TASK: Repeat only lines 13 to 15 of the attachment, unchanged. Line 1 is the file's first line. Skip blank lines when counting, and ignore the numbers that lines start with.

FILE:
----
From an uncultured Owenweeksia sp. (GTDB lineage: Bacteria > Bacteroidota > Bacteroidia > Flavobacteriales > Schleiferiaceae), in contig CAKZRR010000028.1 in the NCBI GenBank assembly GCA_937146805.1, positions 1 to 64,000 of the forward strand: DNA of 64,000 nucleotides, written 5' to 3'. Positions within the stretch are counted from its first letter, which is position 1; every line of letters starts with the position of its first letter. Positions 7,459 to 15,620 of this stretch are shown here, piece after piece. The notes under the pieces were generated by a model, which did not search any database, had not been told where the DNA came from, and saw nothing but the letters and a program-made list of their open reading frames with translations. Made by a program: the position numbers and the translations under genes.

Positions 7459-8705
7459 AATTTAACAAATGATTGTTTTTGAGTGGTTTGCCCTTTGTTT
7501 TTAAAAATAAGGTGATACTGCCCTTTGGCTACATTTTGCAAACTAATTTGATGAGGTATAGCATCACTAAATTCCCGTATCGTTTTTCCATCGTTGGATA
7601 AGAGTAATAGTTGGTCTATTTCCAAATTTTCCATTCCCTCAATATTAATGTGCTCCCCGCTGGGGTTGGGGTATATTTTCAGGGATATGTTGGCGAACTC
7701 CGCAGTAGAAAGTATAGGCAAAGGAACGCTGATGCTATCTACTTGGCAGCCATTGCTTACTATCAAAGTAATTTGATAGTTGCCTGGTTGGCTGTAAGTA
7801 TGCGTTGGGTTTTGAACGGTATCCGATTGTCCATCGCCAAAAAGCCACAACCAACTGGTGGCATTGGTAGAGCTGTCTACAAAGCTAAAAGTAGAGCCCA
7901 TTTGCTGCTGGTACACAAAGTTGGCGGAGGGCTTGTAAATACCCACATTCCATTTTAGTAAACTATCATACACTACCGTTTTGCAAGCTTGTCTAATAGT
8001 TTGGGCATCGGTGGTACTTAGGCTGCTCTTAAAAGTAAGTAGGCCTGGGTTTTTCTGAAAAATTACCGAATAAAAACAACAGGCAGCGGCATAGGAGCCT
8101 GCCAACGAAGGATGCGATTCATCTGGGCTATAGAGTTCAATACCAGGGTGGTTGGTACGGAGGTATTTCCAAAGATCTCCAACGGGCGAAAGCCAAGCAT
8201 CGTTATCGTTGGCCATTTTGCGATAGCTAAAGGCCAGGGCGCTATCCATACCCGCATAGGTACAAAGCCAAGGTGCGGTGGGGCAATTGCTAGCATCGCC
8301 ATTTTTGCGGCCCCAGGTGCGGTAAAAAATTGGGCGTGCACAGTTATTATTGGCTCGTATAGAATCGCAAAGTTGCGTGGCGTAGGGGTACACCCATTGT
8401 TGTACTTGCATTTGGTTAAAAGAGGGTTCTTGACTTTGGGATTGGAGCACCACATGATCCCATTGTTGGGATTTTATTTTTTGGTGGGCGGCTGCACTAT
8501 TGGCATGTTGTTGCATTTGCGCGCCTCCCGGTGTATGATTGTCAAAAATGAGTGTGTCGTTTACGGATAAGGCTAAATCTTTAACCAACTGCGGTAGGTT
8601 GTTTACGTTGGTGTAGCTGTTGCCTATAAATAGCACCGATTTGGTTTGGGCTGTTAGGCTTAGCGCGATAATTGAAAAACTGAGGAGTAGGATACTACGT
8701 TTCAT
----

8401 TGTACTTGCATTTGGTTAAAAGAGGGTTCTTGACTTTGGGATTGGAGCACCACATGATCCCATTGTTGGGATTTTATTTTTTGGTGGGCGGCTGCACTAT
8501 TGGCATGTTGTTGCATTTGCGCGCCTCCCGGTGTATGATTGTCAAAAATGAGTGTGTCGTTTACGGATAAGGCTAAATCTTTAACCAACTGCGGTAGGTT
8601 GTTTACGTTGGTGTAGCTGTTGCCTATAAATAGCACCGATTTGGTTTGGGCTGTTAGGCTTAGCGCGATAATTGAAAAACTGAGGAGTAGGATACTACGT